# What is the power series representation of #ln((1+x)/(1-x))#?

I would use the following

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The power series representation of ( \ln\left(\frac{1+x}{1-x}\right) ) is given by:

[ \ln\left(\frac{1+x}{1-x}\right) = 2\left(x + \frac{x^3}{3} + \frac{x^5}{5} + \frac{x^7}{7} + \frac{x^9}{9} + \cdots\right) ]

This series is valid for ( -1 < x \leq 1 ).

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When evaluating a one-sided limit, you need to be careful when a quantity is approaching zero since its sign is different depending on which way it is approaching zero from. Let us look at some examples.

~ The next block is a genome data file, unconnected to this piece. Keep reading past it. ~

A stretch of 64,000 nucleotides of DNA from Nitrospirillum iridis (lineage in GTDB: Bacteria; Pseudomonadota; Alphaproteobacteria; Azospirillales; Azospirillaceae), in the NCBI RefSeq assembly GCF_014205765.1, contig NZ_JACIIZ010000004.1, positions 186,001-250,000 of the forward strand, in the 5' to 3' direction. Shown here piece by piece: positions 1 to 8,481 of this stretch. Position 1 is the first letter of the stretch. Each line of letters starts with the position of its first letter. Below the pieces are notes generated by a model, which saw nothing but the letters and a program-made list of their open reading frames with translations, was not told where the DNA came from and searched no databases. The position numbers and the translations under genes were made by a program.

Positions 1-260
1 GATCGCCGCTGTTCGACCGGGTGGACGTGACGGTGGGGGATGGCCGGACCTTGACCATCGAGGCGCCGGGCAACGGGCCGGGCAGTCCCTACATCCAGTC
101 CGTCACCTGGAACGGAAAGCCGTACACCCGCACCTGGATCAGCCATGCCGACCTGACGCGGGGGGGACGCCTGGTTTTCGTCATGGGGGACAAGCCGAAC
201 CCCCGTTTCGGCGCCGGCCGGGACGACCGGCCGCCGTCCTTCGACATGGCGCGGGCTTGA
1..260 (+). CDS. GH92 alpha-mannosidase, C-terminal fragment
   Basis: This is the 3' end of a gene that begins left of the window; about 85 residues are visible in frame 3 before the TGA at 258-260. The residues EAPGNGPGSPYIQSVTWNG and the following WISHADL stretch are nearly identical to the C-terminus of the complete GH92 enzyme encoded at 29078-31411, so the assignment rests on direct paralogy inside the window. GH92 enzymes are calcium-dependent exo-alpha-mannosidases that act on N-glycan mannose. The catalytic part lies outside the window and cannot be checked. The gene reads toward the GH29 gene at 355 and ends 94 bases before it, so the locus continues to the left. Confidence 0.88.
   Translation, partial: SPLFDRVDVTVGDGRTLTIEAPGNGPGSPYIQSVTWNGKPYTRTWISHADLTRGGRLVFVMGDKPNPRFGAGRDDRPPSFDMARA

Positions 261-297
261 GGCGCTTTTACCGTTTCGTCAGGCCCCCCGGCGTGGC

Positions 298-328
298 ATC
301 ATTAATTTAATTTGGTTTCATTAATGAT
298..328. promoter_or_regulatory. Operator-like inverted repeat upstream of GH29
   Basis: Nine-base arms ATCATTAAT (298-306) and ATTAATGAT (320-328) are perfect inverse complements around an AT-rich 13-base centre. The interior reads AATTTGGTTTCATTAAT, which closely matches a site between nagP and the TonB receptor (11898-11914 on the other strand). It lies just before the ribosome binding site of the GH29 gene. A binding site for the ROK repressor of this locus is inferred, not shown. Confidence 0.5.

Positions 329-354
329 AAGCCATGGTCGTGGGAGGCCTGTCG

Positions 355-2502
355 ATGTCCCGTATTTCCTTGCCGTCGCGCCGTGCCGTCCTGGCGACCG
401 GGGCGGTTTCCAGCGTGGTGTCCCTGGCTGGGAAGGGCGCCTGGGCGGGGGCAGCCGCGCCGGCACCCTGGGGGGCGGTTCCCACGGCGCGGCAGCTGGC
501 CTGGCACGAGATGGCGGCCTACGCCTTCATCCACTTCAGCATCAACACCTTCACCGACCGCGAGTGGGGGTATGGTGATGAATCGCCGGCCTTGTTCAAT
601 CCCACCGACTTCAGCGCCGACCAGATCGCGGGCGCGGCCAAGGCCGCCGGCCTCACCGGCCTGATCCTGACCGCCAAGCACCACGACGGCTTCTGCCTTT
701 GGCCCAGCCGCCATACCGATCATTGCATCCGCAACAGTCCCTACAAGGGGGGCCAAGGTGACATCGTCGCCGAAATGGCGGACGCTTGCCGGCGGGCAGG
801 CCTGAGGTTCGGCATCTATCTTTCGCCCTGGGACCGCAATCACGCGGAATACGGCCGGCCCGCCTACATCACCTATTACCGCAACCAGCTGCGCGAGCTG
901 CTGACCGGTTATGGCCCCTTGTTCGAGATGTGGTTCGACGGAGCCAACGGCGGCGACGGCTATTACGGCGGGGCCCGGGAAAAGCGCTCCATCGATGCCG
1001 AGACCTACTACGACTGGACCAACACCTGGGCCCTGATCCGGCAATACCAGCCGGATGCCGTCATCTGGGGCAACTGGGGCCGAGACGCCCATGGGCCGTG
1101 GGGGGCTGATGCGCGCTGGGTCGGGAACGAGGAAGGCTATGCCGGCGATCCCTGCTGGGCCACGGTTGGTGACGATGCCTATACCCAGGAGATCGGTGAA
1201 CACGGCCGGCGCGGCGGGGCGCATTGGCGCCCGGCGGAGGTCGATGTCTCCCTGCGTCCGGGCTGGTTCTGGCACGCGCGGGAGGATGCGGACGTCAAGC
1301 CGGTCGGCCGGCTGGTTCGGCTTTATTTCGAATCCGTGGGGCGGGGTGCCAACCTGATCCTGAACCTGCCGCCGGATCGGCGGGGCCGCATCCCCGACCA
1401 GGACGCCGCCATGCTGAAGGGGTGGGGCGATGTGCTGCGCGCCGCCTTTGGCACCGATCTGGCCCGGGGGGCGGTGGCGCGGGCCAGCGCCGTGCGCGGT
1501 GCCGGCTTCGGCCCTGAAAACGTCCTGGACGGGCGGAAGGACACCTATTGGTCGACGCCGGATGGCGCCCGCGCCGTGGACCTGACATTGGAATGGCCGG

When evaluating a one-sided limit, you need to be careful when a quantity is approaching zero since its sign is different depending on which way it is approaching zero from. Let us look at some examples.

When evaluating a one-sided limit, you need to be careful when a quantity is approaching zero since its sign is different depending on which way it is approaching zero from. Let us look at some examples.

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